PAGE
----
Editor's note: In this series, Public CIO set forth to find answers from several of the nation’s top CIOs who have served or currently are in state, local and federal positions. These firsthand accounts are about how establishing partnerships, trusting and letting go, investing in people, and assessing situations have all been instrumental to smart decision-making. Photo by Jessica Mulholland

It takes a village to run an IT organization, and I must give credit to my team, peers and bosses.

I became the CIO of the county of San Diego in March 2008, having spent many years as a senior executive in the operations side of the house. My last assignment was as the deputy chief administrative officer for public safety, a tough job indeed. Our county had outsourced its IT in 1999 except for the elected offices of the sheriff and district attorney. After reaching my wit’s end pondering the simple question: Why don’t we have more innovation being delivered by our outsource vendors? I had an epiphany. (I always wanted to use that word in a sentence.) Innovation starts out on the “edge” from the employees who provide the services. Why weren’t we asking them for their creative ideas? How would they suggest the delivery of IT services to them and the public be done differently?

After giving it some thought, I formed an Innovation Council (IC). However, like most ideas, this wasn’t original — we had tried it before and failed. I took a different approach instead of including just industry experts from existing partners. I chose to add line and select management staff below the rank of department head. I paired the county staff with experts from the IT industry including competitors. We had our first IC meeting in June 2009. Northrop Grumman, Gartner and a county IT staff person facilitated the inaugural meeting. We had our formation meeting, and we were off and running.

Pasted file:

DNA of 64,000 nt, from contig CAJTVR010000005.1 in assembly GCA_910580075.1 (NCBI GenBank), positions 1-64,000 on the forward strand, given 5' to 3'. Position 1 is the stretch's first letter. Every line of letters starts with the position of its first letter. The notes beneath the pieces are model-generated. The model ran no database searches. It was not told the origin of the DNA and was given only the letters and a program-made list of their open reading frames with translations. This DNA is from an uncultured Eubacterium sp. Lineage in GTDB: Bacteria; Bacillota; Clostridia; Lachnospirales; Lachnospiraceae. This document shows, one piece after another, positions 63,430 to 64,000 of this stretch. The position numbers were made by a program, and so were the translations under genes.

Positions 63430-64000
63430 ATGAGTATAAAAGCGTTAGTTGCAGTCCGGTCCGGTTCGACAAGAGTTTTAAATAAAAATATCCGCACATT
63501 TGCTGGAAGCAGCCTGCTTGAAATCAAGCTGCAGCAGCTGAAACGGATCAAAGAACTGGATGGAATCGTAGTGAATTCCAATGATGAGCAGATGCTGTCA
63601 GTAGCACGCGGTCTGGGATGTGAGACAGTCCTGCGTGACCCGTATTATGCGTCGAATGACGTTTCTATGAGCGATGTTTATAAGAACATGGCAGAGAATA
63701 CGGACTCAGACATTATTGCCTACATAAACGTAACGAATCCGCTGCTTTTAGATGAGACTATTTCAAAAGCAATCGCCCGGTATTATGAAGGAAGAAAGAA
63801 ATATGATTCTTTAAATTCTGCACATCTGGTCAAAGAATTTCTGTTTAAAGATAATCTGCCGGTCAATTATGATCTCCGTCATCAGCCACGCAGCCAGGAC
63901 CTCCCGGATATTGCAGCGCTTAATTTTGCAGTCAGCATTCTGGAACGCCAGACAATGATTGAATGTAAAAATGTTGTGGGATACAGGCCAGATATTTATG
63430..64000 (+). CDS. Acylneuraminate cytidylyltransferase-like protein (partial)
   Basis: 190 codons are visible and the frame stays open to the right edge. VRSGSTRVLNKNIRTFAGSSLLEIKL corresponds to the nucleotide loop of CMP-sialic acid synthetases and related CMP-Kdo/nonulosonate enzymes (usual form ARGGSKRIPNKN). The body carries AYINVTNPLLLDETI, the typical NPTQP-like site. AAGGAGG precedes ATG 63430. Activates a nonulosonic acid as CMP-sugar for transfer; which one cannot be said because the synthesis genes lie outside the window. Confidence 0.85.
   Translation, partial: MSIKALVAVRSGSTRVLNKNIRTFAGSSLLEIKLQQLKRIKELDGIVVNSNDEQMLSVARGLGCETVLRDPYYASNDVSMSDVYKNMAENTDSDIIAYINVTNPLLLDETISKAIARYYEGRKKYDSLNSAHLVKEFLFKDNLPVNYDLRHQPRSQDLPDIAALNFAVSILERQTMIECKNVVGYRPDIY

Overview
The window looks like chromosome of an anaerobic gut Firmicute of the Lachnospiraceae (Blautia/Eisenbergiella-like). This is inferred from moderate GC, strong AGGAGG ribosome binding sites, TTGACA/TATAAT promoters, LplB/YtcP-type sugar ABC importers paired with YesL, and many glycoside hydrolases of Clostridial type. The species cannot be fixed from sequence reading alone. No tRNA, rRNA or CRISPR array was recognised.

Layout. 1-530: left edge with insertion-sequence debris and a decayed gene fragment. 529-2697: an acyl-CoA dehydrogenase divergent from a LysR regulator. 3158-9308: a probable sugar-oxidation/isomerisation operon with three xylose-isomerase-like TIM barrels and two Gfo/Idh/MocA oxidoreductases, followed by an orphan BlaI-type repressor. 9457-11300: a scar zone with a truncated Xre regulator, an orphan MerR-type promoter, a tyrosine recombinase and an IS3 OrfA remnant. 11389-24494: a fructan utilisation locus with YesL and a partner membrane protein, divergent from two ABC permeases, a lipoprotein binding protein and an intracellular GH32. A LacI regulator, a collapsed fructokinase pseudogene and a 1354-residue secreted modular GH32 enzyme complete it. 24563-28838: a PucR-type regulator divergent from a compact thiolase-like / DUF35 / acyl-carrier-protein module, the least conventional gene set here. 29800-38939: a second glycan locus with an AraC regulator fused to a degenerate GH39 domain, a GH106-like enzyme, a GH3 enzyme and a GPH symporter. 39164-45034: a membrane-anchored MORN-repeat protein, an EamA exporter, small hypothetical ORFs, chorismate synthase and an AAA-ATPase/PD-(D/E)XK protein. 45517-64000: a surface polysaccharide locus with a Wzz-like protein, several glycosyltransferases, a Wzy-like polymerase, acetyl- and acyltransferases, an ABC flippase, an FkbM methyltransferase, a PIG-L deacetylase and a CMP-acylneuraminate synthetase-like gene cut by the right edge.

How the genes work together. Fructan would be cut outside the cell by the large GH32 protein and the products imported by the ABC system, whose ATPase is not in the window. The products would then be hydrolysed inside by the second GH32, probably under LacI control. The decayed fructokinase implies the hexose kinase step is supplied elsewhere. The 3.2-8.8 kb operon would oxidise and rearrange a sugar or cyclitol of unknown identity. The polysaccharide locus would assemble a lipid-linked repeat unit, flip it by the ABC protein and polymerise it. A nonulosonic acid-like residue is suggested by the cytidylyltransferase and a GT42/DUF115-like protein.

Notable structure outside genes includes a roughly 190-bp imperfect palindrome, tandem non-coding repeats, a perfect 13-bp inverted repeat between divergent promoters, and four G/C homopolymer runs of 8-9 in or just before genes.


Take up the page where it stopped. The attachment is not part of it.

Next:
The charter members were San Diego County, Gartner, AT&T, CGI, Northrop Grumman, HP, Oracle and Microsoft. All but Northrop remain on the IC today.

The mission of the IT Innovation Council is to increase and accelerate the identification and incubation of innovative IT solutions.

I knew that driving innovation would require a transformation. I first needed to get the support of my peers and boss. I got the commitment and involvement from top-level executives and influential change agents. (Do not start an innovation program without this commitment and support.) I did that by focusing on the strategy, organization, process and culture.

Fundamentally, to get the innovation right, you must get the strategy, organization, processes and culture right.

Many organizations succeed in getting people excited about innovation, and then fail at providing the ability to transform excitement into action. I became the evangelist — innovation needs a champion who can rapidly move ideas from origination to implementation.

In the ensuing years, the organization has adopted the work of the IC, which led to creation of our mobility strategy and many other creative and exciting projects such as our IT road maps. The team is nothing short of amazing, and coupled with the IT staff, we have innovation synergy. The IC has become a fabric in the larger context of how IT is delivered within San Diego.

Read more stories in the Smartest Thing series